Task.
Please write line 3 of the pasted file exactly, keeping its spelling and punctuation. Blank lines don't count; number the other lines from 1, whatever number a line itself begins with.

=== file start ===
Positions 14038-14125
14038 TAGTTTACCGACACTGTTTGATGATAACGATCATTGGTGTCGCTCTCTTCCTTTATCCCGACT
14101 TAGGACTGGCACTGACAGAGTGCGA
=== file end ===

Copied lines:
14101 TAGGACTGGCACTGACAGAGTGCGA